Making Champions

The LMI Making of a Champion programme for high performance living is geared to students and adults from 14 years old and upwards.

It provides an inspirational and motivational structure that will allow young people to think through what they really want to do, be and have in the future. It provides a consistent message of the power of goal setting and imparts that very powerful life skill – goal setting.

The programmes are geared to develop self-confidence as the participants explore a life full of possibilities, a future holding more for them than perhaps they had realised. The outcome we are looking for is for today’s young people to develop the mind-set that will set them apart in the race of life ahead for them. A succeeding generation set up for high levels of personal achievement and success is a worthy and exciting ambition.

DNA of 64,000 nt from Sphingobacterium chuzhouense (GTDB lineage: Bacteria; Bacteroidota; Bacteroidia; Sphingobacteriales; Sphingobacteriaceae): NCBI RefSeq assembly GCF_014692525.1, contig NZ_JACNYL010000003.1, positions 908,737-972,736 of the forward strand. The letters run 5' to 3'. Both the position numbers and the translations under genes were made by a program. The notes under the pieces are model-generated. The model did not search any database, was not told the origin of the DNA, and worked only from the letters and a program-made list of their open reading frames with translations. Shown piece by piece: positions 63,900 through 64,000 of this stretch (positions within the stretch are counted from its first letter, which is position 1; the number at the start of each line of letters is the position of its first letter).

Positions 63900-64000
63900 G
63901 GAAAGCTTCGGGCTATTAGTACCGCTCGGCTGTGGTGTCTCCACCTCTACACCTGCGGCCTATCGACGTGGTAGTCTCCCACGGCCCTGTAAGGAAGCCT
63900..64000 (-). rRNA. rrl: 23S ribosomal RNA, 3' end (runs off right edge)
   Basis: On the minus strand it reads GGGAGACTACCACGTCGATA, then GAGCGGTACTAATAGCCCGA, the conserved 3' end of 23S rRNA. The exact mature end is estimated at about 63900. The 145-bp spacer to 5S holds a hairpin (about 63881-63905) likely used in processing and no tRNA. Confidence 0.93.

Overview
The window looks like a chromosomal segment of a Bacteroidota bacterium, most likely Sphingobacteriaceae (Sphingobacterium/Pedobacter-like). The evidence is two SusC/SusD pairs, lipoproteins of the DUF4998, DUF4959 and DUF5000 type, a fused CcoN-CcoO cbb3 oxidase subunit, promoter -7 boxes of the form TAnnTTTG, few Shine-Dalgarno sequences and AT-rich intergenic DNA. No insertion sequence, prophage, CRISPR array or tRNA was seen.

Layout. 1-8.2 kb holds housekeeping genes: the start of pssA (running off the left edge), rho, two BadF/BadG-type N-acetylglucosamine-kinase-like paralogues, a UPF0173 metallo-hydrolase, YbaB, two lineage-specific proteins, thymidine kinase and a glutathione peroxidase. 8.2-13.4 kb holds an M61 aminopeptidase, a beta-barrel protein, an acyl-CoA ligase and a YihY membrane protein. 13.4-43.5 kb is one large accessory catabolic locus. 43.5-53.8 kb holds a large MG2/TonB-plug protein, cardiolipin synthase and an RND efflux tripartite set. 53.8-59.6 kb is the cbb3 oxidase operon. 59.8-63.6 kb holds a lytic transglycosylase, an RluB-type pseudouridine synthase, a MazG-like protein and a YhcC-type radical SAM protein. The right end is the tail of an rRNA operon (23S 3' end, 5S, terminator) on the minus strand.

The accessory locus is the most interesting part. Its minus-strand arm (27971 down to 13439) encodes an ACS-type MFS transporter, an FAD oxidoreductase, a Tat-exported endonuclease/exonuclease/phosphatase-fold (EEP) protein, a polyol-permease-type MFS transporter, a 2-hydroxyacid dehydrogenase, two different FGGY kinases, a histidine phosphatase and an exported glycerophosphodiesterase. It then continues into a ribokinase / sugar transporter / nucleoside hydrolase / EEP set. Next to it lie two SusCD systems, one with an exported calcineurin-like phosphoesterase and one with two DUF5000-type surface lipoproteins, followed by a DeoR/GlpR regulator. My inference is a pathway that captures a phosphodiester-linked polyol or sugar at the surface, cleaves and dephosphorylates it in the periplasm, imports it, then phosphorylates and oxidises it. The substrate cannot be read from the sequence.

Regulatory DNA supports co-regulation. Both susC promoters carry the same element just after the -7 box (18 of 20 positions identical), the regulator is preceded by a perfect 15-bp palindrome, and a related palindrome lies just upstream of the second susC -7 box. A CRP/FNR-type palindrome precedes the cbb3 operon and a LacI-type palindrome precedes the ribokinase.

What To Look For In A Business Leader At Senior Level

  • Broad perspective and vision of changing business requirements driven by customers needs and competition


  • Able to influence and collaborate with Senior managers and Directors and Client representatives at all levels.


  • Able to communicate a compelling vision that inspires others, generates enthusiasm and commitment. 


  • Provide others with a clear sense of purpose and direction, stimulating a productive team climate where members participate and feel involved. 


  • Changing prevailing processes, values and culture to one where business results orientation is paramount and reward those who model desired behaviours and achieve results, impacting on business success. 


  • Underpin future of organisation by achieving overall strategic intent in light of competition and changing social and business environment.